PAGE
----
2. Contractual Liability – The CGL policy provides broad form contractual liability as an exception to a contractual liability exclusion. In other words, contractual liability is provided for those situations that qualify as an “insured contract.” An insured contract includes such things as premises leases and elevator maintenance agreements, but most importantly, it allows you to assume the “tort liability” or negligence of a third party.
3. Liquor Liability – The liquor liability exclusion precludes coverage for bodily injury or property damage arising out of the furnishing of alcoholic beverages. The exclusion only applies if the named insured is in the business of manufacturing, distributing, selling, serving or furnishing alcoholic beverages. Therefore, by exception, the CGL policy provides what has traditionally been called “host liquor liability” coverage.
4. Workers Compensation and similar laws – These types of injuries are intended to be covered by a workers compensation policy.
5. Employers Liability – Like Exclusion 4, these exposures are intended to be covered by a workers compensation policy.
6. Pollution Liability – The pollution liability exclusion precludes coverage for bodily injury, property damage and cleanup costs arising from most types of pollution releases. Although a limited amount of coverage remains in the policy because of exceptions to the exclusion, it should be reviewed carefully. In addition, many insurance companies will often add their own more restrictive (less broad) specific pollution exclusion.
7. Aircraft, Auto or Watercraft – Liability arising out of the use of an aircraft, auto or watercraft should be insured specifically under a policy designed to cover those types of exposures. By exception to the exclusion, coverage is provided for any aircraft, auto or watercraft liability of the insured that arises from the insured’s independent contractors.
8. Mobile Equipment – To coordinate with the coverage provided by the business auto policy, this exclusion eliminates coverage for injury or damage arising out of the transportation of mobile equipment by an automobile. It also excludes liability arising out of the use of mobile equipment for racing and other contests. In general, liability arising out of the operation of mobile equipment is covered by the CGL policy.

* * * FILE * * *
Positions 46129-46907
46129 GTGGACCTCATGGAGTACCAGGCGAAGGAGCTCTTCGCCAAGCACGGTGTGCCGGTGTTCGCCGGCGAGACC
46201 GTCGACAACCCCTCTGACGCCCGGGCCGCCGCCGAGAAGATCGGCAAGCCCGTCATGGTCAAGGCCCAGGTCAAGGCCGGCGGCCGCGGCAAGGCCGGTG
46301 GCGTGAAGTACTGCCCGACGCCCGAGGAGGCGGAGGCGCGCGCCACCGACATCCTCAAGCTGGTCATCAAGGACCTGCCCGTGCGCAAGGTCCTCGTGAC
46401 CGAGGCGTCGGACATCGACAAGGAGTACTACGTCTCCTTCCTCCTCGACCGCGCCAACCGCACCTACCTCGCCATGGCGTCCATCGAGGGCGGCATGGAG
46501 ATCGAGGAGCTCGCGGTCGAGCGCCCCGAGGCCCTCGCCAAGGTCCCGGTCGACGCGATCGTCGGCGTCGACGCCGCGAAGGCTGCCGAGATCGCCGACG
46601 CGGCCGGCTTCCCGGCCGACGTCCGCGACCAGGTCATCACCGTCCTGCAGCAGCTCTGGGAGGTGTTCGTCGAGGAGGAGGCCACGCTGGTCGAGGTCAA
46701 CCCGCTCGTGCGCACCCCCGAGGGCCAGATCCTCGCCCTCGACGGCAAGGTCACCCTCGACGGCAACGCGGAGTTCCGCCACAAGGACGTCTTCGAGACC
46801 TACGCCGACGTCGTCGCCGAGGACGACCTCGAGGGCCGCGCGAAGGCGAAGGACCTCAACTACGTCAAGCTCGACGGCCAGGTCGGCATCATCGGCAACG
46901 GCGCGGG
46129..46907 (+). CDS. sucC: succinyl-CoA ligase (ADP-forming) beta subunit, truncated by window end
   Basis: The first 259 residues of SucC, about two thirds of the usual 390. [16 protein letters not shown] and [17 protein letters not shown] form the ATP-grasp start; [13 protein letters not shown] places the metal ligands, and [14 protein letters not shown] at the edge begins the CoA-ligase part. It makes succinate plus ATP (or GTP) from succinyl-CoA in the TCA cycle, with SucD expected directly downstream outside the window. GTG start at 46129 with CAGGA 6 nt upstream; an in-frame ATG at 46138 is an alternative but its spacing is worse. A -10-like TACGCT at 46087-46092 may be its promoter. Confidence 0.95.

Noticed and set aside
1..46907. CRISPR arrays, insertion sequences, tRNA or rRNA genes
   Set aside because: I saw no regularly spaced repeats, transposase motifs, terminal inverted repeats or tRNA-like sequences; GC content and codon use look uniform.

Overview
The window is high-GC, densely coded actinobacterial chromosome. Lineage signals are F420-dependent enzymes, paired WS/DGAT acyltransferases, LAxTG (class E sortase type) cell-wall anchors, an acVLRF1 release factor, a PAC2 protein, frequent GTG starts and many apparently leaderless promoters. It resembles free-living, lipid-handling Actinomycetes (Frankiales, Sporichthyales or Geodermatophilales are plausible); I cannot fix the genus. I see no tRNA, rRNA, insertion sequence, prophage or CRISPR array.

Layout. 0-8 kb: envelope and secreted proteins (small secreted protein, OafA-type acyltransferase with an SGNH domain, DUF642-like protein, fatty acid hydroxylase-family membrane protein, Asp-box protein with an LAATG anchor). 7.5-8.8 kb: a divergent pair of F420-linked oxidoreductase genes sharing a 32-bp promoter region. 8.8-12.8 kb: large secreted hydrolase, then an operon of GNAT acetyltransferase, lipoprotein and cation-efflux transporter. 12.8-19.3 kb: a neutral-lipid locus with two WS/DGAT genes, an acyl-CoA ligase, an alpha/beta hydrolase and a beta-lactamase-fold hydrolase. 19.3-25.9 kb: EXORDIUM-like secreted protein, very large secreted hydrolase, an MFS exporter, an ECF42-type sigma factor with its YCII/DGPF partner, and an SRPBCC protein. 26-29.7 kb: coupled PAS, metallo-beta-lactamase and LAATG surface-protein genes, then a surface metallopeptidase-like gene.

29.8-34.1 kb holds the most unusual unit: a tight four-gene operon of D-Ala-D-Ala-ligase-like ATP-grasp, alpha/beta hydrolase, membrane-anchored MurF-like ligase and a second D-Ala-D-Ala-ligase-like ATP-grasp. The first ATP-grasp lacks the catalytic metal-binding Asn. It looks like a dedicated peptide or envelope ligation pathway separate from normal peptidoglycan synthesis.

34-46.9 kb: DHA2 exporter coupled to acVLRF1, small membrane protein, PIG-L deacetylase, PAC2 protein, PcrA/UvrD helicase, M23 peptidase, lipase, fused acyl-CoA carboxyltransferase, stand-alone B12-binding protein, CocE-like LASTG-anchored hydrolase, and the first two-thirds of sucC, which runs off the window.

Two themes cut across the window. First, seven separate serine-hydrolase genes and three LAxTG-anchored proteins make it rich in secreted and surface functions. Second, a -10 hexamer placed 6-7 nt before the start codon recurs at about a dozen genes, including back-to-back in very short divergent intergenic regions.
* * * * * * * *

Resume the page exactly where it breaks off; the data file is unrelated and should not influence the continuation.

9. War – This exclusion precludes coverage for bodily injury or property damage due to war. The reason for this exclusion is to avoid catastrophic losses to the insurer.
10. Damage to Property – This exclusion eliminates coverage for property damage to property owned by the insured (because the insured cannot be legally liable to itself), property for which other insurance is specifically designed (e.g., bailee exposures), premises the insured has sold, and faulty workmanship.
11. Damage to Your Product – This provision eliminates coverage for damage to the named insured’s product arising out of the product or any part of it. The exclusion is intended to apply only to manufacturers and other entities that produce “products” rather than service companies, such as general contractors.
12. Damage to Your Work – This provision precludes coverage for property damage to the named insured’s work after it has been completed, arising out of the work or any part of it. By specific exception, the exclusion does not apply if the work that is damaged or that causes the damage was done on behalf of the named insured by a subcontractor.
13. Damage to Impaired Property or Property Not Physically Injured – This exclusion, commonly known as the “business risk” exclusion, is designed to preclude “loss of use” coverage for business risks arising from the insured’s failure to perform contractual obligations or to perform work in a workman-like manner.
14. Recall of Products, Work or Impaired Property – This provision eliminates coverage for damages caused by the recall, repair, replacement and loss of use of the named insured’s products. This exclusion is commonly referred to as the “sistership” or “products recall” exclusion.
15. Personal and Advertising Injury – This exclusion removes from Coverage A any bodily injury that arises out of personal and advertising injury as the term is defined. These types of losses would be covered under Coverage B.